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Loango

LOANGO, a region on the west coast of Africa, extending from the mouth of the Congo river in 6 S. northwards through about two degrees. At one time included in the " kingdom of Congo " (see ANGOLA, History), Loango became independent about the close of the 16th century, and was still of considerable importance in the middle of the 18th century. Buali, the capital, was situated on the banks of a small river not far from the port of Loango, where were several European " factories." The country afterwards became divided into a large number of petty states, while Portugal and France exercised an intermittent sovereignty over the coast. Here the slave trade was longer maintained than anywhere else on the West African seaboard; since its extirpation, palm oil and india-rubber have been the main objects of commerce. The Loango coast is now divided between French Congo and the Portuguese district of Kabinda (see those articles). The natives, mainly members of the Ba-Kongo group of Bantu negroes, and often called Ba-Fiot, are in general well-built, strongly dolichocephalous and very thick of skull, the skin of various shades of warm brown with the faintest suggestion of purple. Baldness is unknown, and many of the men wear beards. Physical deformity is extremely rare. In religious beliefs and in the use of fetishes they resemble the negroes of Upper Guinea.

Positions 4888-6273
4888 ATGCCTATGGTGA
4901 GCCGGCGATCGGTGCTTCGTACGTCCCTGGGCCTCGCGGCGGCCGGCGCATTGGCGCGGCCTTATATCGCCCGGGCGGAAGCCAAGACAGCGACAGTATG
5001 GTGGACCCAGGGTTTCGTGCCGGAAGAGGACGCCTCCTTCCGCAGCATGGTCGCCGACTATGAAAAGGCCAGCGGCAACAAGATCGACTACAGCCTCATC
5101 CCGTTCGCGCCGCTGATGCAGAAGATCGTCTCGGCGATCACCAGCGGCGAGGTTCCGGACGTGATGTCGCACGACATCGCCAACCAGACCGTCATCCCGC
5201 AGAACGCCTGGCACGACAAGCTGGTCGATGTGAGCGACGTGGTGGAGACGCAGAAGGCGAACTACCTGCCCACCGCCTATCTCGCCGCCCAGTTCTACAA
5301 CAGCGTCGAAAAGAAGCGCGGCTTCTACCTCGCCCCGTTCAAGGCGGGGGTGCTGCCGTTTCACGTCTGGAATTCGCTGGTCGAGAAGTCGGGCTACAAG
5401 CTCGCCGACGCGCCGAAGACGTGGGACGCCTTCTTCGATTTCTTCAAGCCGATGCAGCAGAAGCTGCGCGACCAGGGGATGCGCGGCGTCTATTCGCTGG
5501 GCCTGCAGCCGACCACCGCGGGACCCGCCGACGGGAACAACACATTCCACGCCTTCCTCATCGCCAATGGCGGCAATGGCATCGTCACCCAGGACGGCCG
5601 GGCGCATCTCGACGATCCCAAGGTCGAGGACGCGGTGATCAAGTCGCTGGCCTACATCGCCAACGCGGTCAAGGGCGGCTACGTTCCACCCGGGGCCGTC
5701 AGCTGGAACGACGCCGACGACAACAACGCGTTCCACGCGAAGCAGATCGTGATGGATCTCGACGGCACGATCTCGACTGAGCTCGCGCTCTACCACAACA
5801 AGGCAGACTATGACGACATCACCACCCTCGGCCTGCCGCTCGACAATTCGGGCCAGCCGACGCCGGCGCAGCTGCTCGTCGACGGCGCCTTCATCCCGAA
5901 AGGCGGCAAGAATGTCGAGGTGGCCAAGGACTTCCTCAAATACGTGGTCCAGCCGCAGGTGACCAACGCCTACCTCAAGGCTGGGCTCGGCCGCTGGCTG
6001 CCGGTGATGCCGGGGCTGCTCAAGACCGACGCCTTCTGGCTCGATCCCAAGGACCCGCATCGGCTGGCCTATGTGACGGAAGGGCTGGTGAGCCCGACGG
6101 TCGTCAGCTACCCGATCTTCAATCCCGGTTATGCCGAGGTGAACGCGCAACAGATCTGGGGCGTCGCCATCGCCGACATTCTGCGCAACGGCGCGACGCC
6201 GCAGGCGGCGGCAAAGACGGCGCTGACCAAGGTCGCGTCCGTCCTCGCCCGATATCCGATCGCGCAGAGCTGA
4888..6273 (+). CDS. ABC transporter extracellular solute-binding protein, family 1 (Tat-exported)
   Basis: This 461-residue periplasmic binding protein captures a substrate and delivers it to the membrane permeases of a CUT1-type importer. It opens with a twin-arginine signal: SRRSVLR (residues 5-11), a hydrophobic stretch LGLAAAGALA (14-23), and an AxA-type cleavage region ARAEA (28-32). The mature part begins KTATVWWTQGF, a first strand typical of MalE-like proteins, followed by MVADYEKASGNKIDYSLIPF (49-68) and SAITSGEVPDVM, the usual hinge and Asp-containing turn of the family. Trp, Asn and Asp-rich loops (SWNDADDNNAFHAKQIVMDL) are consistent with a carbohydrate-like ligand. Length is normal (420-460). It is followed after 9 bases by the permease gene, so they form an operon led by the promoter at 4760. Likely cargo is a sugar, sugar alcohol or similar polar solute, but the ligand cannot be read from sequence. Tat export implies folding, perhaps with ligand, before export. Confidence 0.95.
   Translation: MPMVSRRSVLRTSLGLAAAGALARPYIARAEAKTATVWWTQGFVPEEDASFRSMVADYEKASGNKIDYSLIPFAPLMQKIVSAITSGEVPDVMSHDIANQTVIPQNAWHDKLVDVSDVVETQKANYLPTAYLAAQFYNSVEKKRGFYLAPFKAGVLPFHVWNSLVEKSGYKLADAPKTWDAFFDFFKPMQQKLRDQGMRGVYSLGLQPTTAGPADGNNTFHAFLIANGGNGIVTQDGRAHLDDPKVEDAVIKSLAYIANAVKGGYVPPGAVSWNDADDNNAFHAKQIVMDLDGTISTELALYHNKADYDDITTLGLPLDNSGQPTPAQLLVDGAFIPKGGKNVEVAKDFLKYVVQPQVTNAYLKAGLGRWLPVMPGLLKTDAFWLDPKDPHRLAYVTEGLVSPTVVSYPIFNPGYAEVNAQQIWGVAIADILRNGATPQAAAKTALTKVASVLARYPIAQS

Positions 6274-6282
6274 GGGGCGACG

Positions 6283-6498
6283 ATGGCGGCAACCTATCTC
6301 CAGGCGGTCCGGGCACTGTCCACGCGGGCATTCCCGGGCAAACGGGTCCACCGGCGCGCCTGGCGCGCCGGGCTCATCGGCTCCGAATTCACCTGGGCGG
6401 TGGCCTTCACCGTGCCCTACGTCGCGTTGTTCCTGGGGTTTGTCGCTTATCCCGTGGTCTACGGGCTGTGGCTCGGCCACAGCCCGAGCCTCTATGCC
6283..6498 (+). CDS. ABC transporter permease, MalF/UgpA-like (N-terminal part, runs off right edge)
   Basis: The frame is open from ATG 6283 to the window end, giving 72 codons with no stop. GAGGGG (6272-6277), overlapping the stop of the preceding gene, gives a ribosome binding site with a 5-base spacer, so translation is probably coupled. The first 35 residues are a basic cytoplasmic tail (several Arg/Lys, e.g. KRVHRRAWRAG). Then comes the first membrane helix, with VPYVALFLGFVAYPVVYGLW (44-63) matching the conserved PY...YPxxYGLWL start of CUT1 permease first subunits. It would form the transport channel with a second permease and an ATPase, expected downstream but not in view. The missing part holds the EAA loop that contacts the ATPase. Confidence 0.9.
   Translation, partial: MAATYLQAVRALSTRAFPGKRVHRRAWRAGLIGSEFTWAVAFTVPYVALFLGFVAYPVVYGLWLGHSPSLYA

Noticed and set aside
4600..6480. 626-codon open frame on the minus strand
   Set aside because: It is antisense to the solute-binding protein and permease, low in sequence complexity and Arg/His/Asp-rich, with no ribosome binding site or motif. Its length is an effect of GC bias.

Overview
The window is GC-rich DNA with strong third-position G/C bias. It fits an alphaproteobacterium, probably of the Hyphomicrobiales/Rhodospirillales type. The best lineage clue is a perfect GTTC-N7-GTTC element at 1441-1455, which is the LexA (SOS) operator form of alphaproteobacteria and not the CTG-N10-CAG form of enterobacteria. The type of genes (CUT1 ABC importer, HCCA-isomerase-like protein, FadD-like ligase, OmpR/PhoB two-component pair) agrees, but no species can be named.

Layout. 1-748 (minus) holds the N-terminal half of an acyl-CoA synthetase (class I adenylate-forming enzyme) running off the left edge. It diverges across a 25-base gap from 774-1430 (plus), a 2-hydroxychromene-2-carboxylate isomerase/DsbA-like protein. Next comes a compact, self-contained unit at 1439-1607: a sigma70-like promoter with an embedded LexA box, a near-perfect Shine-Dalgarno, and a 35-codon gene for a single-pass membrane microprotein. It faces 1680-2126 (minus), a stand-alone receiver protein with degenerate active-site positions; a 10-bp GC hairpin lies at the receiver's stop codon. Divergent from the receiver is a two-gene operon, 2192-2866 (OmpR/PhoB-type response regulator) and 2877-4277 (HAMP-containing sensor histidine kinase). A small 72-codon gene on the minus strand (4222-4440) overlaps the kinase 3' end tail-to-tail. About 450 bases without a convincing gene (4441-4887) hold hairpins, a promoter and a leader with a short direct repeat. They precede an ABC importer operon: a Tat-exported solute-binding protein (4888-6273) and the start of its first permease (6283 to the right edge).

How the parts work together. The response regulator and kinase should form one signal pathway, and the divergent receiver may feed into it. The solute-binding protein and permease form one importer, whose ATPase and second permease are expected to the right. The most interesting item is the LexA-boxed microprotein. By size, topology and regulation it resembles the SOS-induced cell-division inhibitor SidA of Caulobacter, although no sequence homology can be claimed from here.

Note - this article incorporates content from Encyclopaedia Britannica, Eleventh Edition, (1910-1911)

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